AirPower is an Apple-designed charging mat designed to charge Qi-based iPhones, the Apple Watch, and the AirPods, using a specially designed and as-of-yet unreleased wireless compatible AirPods Charging Case.
Apple's AirPower is proprietary and combines at least two different wireless charging methods -- Qi and then the Apple Watch charger, which is inductive and not Qi based.
It's designed so that you can place an iPhone, AirPods, or Apple watch on any portion of the mat to have the device charge, which means multiple overlapping chargers must be included.
The AirPower mat is big enough to charge all three devices at one time, with the AirPower itself connected to an external power source, perhaps using a USB-C cable.
In Apple's renderings, AirPower also had a feature that let the iPhone display the wireless charging level of all of the devices on the mat, including the iPhone itself, the Apple Watch, and the AirPods.
Where is AirPower?
AirPower missed its 2018 launch date, and while Apple has been quiet on the reason why, rumors have suggested there were serious manufacturing issues and kinks to be worked out.
Apple was forced to delay the AirPower after having trouble dealing with the complex multi-device charging circuitry, software bugs, and the potential for overheating.
Over the course of 2018, Apple has been working out kinks including heat management, inter-device communication, and interference issues, and there were times during development where rumors suggested Apple could potentially be planning to nix the AirPower, but there have been consistent mentions in 2018 iPhone packaging.
Apple doesn't appear to have given up on the AirPower, and new information even suggests a launch could be on the horizon.
When Will AirPower Launch?
Apple announced AirPower in September 2017 alongside the iPhone 8, 8 Plus, and X, and said at the time that it would launch sometime in 2018.
The end of 2018 has come and gone, and Apple has given no further official info on when the AirPower will debut.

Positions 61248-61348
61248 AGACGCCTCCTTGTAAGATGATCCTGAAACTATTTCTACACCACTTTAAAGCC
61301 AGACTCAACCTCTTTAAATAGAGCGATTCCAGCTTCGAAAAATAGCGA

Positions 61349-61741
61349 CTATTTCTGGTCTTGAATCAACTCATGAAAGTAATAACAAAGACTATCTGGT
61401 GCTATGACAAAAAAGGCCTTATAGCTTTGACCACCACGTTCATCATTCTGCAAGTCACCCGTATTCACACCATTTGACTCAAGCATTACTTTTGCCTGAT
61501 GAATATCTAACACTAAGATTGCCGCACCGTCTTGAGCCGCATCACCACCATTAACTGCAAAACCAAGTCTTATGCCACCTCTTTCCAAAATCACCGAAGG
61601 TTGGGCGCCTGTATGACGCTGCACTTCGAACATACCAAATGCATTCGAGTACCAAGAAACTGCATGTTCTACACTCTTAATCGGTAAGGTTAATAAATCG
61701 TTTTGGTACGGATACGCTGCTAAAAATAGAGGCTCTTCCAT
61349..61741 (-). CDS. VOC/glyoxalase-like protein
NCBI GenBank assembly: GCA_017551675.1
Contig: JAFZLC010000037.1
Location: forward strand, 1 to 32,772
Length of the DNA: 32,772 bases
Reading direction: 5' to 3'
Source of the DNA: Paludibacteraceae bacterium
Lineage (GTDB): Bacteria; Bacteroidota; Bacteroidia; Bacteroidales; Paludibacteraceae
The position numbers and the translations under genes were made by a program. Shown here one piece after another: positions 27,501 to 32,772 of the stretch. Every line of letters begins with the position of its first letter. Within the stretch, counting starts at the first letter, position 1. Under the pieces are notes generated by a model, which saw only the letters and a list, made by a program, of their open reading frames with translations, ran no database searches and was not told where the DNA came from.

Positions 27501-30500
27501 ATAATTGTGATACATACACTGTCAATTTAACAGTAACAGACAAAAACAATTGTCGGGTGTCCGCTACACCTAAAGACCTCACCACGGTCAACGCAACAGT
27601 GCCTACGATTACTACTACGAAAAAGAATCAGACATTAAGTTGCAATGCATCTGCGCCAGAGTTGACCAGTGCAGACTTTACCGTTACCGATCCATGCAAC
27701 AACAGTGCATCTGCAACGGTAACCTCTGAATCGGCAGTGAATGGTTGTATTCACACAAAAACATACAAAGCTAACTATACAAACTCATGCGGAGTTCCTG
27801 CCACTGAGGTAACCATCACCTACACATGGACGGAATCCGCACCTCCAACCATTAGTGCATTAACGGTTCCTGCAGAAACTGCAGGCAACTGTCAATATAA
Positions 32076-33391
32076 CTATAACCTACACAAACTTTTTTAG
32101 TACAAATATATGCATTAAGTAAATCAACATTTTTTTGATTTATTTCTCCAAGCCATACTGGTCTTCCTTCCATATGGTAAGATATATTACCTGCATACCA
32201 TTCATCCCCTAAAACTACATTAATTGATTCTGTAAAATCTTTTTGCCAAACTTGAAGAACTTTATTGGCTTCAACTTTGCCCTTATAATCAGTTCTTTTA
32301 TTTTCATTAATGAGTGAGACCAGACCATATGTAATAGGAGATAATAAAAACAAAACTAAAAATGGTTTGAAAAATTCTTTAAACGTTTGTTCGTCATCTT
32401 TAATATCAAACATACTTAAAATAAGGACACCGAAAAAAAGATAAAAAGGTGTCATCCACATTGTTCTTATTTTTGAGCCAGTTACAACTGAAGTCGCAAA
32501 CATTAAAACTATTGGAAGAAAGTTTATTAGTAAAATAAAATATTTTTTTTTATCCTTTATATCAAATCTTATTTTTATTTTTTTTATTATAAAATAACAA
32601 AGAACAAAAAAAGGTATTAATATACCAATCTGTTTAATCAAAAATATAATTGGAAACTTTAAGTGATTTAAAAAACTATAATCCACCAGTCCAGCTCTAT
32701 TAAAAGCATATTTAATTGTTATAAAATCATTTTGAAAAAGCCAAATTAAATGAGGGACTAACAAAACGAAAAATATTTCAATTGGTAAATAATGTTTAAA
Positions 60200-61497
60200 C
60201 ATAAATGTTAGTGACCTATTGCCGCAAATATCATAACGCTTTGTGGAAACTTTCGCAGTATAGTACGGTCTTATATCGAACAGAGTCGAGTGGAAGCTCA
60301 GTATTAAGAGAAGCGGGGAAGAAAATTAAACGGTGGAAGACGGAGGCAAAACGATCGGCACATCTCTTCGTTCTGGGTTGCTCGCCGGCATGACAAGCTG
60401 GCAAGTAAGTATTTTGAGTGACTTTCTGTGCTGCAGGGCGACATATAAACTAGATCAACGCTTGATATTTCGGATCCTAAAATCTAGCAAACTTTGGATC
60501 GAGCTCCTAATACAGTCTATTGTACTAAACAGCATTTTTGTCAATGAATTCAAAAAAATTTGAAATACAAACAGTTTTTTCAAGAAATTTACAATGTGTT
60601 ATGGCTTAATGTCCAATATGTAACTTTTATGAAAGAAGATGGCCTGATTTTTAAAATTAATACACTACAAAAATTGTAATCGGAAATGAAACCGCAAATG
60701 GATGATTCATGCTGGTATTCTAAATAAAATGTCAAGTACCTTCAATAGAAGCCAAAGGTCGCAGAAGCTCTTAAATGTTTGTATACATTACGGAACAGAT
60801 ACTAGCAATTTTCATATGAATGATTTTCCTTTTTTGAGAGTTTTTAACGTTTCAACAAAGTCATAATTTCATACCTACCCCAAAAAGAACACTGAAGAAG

A recent rumor from Apple's supply chain in China has suggested the manufacturing issues have been solved. The AirPower is said to be entering mass production on January 21, with Apple planning to release it sometime soon.
What "soon" means is unclear, but if mass production is beginning in late January, Apple could be targeting February as a potential launch month.
What Will AirPower Cost?
Apple never announced pricing for the AirPower, but there have been some guesses. Chinese "industry insiders" in August 2018 suggested the AirPower could cost somewhere around $1,000 Chinese yuan, equivalent to right around $147.
Back in November 2017, a Polish website suggested the AirPower would cost around 999 złoty, equivalent to $199.
Given that both of these rumors came from well before the AirPower was even in production, neither are particularly reliable, but we think it's reasonable to expect a price tag in the neighborhood of $130 to $200 based on the price points of competing wireless charging devices and Apple's accessory pricing in general.
Which Devices Will Work With AirPower?
- iPhone - All Qi-compatible iPhones will work with AirPower, which includes iPhone 8, iPhone 8 Plus, iPhone X, iPhone XS, iPhone XS Max, and iPhone XR.
- AirPods - Using AirPower with AirPods will require a special wireless AirPods Charging Case, which is not yet available and will presumably launch alongside the AirPower.
- Apple Watch - AirPower will work with the Apple Watch Series 3 and later. It is not compatible with Series 2 and older watches.
AirPower was announced in September 2017, and at the time, Apple promised a 2018 launch date. Multiple rumors initially suggested a possible March 2018 release, but March came and went, and there was also no sign of AirPower at WWDC in June or at the September iPhone event.
After its September iPhone event, Apple wiped almost every mention of the AirPower from its website, and rumors later in September indicated that Apple was having problems with overheating, interference, and software.
Dire reports suggested the AirPower was doomed to fail if engineers couldn't solve a number of issues plaguing the device, but when the iPhone XS and XS Max launched a bit later in September, we found AirPower documentation, indicating work on the device is still underway.
In October, we heard the AirPower was going to be released in late 2018 or early 2019, but after Apple's October 30th event came and went with no AirPower mention, it became clear Apple wasn't going to make its 2018 deadline.